Mary: My mother-in-law is a very, just a real basic, sweet, wonderful, beautiful, Christian lady, and she's been a praying warrior. When my in-laws had their 50th anniversary, each of the five children said one thing that they appreciated about each parent, and all five children said they appreciated the prayers of their mother.

All the children and many of the grandchildren have been involved in ministry of some sort in the years that have followed. My husband talks about seeing his mother on her knees at all times of the day and night. She's just a beautiful, almost child-like, simple woman, but prayer is her strong point. She's got, I think, 35 grandchildren and, I think, in the 70s of great-grandchildren now.

Nancy: Wow! Praise the Lord! As you're sharing, Mary, I'm thinking of the story of Augustine who was one of the greatest theologians of all times. But for many years, he was very far from the Lord and had a praying mother, Monica. It seemed for so many years that, not only were her prayers not being answered, but her son seemed to be going the opposite direction.

He was immoral. He was living this profligate lifestyle. Then he ran away to Rome, and she was praying that he would not. It just seemed at point after point, that whatever she was praying, was not what was happening. But it was while he was in Rome that God got his attention and brought him to faith and transformed his life and made him one of the great church fathers, one of the greatest Christian leaders of all time.

You think, “Aren't you glad that Monica didn't stop praying before he came to faith?” Now, God can do His will with or without mothers. We're glad for that, but in God's providence and His sovereignty, He has ordained that one of the means of grace for reaching the next generation is through the prayers of moms and dads.

Just think, we can be a part of that, of laying hold of God, and it's mystery. We don't know. It's not like this one-to-one correspondence. You pray, and all of a sudden, it happens. A lot of times there are years.

How many of you are still—you have a child or daughter, son or daughter or grandchild, that you are still really heavy-hearted for, and the light hasn't been turned on yet? You haven't seen yet the answers to what you're praying? Let me see some hands here.

Lots and lots of hands. I think maybe the word of encouragement—a word of encouragement—is don't get weary in doing well. Don't give up. Keep praying. Keep laying hold of God. Believe that and realize the last chapter has not been written, that God is still writing that story, and your prayers are an important part of that story He is writing.

Leslie: All of us as moms get discouraged sometimes. The tough work day after day can be draining. Nancy Leigh DeMoss has been helping us see how valuable our prayers are.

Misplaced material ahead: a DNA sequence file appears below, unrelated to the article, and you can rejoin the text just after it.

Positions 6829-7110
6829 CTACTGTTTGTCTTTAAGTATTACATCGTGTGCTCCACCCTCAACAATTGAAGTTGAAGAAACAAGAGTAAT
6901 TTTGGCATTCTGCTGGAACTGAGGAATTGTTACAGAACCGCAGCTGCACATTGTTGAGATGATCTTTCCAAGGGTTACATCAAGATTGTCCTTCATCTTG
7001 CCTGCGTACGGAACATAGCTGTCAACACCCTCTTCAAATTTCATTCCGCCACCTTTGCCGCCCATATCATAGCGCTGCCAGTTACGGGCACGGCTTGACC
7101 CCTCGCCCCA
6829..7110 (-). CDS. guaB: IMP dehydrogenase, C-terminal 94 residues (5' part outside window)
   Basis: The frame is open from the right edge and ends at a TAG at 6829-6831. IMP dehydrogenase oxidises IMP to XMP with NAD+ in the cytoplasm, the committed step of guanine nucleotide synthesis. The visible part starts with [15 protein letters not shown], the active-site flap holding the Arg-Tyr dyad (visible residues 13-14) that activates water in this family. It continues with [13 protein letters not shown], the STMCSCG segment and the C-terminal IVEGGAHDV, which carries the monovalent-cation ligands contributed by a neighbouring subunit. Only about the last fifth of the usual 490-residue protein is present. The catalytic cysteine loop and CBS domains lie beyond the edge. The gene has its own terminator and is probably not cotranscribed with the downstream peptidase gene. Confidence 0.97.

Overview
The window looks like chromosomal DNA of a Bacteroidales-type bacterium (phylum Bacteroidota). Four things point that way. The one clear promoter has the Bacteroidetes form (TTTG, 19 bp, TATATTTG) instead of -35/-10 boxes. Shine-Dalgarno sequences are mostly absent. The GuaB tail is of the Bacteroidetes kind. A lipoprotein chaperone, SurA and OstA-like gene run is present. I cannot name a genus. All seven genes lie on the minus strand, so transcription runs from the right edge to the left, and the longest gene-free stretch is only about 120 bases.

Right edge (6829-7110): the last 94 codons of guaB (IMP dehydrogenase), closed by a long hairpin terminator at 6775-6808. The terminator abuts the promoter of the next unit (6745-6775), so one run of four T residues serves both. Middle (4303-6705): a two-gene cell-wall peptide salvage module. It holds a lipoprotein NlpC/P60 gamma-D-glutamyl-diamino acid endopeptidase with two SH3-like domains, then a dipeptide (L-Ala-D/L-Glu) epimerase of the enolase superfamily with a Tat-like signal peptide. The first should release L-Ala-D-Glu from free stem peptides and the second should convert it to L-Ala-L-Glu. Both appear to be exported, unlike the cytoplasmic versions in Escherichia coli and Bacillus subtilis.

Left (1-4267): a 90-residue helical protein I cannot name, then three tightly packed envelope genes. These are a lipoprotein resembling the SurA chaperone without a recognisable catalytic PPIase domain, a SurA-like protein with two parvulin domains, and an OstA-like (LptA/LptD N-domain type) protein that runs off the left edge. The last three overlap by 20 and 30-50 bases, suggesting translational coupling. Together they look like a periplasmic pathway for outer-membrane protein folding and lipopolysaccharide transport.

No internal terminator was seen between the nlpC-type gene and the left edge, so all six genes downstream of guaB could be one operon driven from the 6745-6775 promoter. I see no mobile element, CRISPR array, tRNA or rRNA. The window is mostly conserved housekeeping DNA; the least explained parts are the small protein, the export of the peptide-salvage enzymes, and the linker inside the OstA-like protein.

Nancy's been talking with Marlae Gritter, a mom who's learned the value of prayer, and she's been talking to Fern Nichols, president and founder of Moms in Touch International. Fern will be a speaker at True Woman '08, October 9-11. You can get more details about that important national women's conference at ReviveOurHearts.com.

One issue moms need to pray for is finances. At Revive Our Hearts, we pray for finances as well. Here's Nancy.

Nancy: As you and your family work through your monthly finances, I know there are some times where you have to make some tough budget decisions. Well, believe it or not, we go through the same thing at Revive Our Hearts. I was saddened recently to hear from a listener who emailed us and said,

I just wanted to tell you that I will miss your program. I heard on the radio yesterday that it was no longer going to be on.

We're a homeschooling farm family, and every morning after breakfast and getting the kids started on their work, I take my cup of coffee and head for the bedroom. Then I just sit and absorb all I can from your program. You don't know how many days it has rescued me.

I teach a young women's Bible study, and I use so many of the things I hear. Thank you so much for the way you have allowed God to use you. I treasure all the things I have learned in our time together.

Now, I say I was saddened. Actually, I was happy to read how God has used the ministry in that woman's life, but I was saddened because I know that we had to make the difficult decision to go off the air in that woman's area and knowing we won't be able to provide that kind of support and encouragement in her life in the future.

There are certain markets where financial constraints don't allow us to stay on the air. A lot of factors play into those decisions, including how often we hear from those in a particular community, so we need to hear from you. We need listeners in your community to help make Revive Our Hearts possible.

Would you allow us to continue ministering in your area by making a donation to Revive Our Hearts? This ministry is funded through the gifts of our listeners. Your donation will help us continue bringing biblical truth to women in your area who need to hear it, so call us with your donation—1-800-569-5959 or donate online at ReviveOurHearts.com.

Leslie: Thanks, Nancy. In the story of the prodigal son, the father was out watching for his wayward offspring. If someone has a prodigal today, is there anything they can be doing besides watching and waiting? Get some wise advice tomorrow onRevive Our Hearts.

Revive Our Hearts with Nancy Leigh DeMoss is an outreach of Life Action Ministries.